Investment in Research and Development (R&D) creates intangible assets with a high earning potential. Several industries have a continuous R&D program due to the competitive nature of business. Thus R&D outlays may be viewed as fixed costs necessary for firms to achieve growth in size and earnings. The impact of R&D on earnings is measured by degree of R&D leverage, a term analogous to degrees of operating and financial leverage. This paper specifically tests the relationship between changes in R&D outlays and their impact on earnings for a sample of firms within petroleum drilling, refining, and oil and gas field services industry.
The results indicate that non-U. S. firms have higher R&D intensity compared to U.S. firms. Also R&D intensity is higher for firms within the petroleum-related service firms than for petroleum refining companies. Also the firms with lower R&D intensity have demonstrate higher degree of R&D leverage implying diminishing returns at the higher end of the R&D intensity spectrum. On average, every one-percent increase in R&D outlay results in a one-fourth of one-percent increase in earnings per share.
The literature in finance and economics views R&D expenditure as an attractive means of investment in valuable intangible capital that has differing degrees of relevance in different economic sectors. This paper measures the impact of R&D investment on earnings in oil and gas exploration and petroleum refining industry - by estimating the degree of R&D leverage, a measure similar to degrees of operating and financial leverage. The degree of R&D leverage is useful for investors and analysts. If investors are optimistic about prospects for an industry they might favor companies with a high degree of R&D leverage as it may be a predictor of earnings growth. This paper is organized as follows. A brief literature review is provided in Section II. In Section III a theoretical discussion of the degree of R&D leverage is provided. Data, methodology, and results are discussed in Section IV. Finally, Section V summarizes the findings and provides suggestions for further research.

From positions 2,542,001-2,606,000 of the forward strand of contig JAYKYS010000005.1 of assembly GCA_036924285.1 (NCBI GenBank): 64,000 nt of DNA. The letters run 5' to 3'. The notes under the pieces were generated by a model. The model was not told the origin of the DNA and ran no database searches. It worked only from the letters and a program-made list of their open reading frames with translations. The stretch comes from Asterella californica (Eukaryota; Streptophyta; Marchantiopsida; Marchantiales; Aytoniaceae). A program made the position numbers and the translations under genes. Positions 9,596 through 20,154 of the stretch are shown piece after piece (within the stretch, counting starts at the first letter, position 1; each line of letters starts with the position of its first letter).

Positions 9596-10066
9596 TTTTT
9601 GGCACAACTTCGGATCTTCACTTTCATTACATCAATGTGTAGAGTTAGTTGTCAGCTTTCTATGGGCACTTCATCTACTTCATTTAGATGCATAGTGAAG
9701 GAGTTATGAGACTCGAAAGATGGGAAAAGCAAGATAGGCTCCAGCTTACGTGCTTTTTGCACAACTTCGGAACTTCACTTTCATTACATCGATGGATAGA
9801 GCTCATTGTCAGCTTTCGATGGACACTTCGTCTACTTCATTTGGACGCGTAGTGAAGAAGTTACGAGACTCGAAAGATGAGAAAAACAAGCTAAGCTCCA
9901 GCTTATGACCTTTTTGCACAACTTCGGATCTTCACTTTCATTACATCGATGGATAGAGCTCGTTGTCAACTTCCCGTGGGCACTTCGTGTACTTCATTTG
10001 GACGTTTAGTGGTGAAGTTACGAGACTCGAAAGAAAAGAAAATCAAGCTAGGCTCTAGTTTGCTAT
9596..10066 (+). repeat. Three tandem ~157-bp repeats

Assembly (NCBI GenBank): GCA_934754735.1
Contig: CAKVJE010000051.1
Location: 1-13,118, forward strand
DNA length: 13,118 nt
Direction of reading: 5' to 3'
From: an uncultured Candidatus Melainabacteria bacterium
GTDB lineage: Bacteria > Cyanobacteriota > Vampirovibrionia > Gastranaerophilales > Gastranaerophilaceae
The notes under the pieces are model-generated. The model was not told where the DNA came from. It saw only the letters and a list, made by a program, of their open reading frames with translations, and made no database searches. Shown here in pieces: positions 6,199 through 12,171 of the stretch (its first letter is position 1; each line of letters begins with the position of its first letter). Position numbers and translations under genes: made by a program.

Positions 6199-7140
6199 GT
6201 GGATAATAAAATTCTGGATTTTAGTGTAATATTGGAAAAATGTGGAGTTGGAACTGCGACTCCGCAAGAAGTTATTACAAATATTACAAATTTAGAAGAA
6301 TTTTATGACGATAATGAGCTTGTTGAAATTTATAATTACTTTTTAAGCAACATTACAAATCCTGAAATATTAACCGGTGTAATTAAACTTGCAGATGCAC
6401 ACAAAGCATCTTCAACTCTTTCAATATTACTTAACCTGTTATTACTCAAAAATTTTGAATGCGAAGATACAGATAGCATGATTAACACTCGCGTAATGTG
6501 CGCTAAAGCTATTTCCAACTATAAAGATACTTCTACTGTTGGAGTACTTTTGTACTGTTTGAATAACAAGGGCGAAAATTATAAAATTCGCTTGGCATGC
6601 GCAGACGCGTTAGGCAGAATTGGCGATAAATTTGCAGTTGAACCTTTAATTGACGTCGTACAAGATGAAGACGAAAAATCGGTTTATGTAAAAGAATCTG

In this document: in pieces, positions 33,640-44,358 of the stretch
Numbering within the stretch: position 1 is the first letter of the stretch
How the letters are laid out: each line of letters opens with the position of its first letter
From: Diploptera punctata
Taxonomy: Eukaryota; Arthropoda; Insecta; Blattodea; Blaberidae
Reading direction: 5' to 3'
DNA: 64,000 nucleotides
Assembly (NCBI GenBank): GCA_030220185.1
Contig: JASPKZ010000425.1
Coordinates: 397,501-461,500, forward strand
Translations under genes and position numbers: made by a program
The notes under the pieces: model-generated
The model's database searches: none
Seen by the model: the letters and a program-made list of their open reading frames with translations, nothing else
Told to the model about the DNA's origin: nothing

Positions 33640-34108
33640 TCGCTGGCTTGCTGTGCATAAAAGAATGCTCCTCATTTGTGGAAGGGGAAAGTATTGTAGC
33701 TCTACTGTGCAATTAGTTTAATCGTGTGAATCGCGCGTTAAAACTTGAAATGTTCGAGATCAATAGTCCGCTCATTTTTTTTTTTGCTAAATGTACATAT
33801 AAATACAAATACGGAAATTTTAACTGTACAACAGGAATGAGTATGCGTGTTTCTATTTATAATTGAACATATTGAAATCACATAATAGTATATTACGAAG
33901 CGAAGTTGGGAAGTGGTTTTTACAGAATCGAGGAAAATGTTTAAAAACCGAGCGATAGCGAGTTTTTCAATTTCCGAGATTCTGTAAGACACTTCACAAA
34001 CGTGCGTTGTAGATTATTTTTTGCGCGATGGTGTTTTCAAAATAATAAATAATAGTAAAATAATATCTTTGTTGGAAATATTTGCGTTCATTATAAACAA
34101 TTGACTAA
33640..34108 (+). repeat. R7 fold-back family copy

II. LITERATURE REVIEW
Several previous studies have demonstrated that there is merit in investigating the measurement and valuation of intangible capital. Trajtenberg (1990) (investigating optical scanners; Megna and Mueller (1991) (investigating distilled beverages, cosmetics, pharmaceuticals, semiconductors); and Shane and Klock (1997) (investigating semiconductors are some of the examples of industry studies valuing intangible capital. Different industries require different measures of intangible capital. Advertising expenditures are an important source of intangible capital in the consumer products industry. R&D expenditures are considered an important source of intangible capital for the pharmaceuticals industry. Patents are important for optical scanners, semiconductors and other products in the high-tech sector. Patents are the fruition of a successful R&D program.
Chan et. al. (1990), and Doukas and Switzer (1992) find statistically significant R&D announcement day returns, especially in the case of large high-tech industrial firms that devote substantial resources to R&D. Jose, Nichols, and Stevens (1986) and Morck, Schleifer, and Vishny (1988) report positive market value effects of R&D to samples of large firms. Chauvin and Hershey (1993) postulate that R&D spending appear to help investors form appropriate expectations concerning the size and variability of future cash flow. They find R&D investment to possess significant explanatory power in determining the market value of a firm after controlling for cash flows, growth, risk, and market share. Klock and Megna (1999) investigate the measurement and valuation of intangible capital in the wireless telecommunications industry. …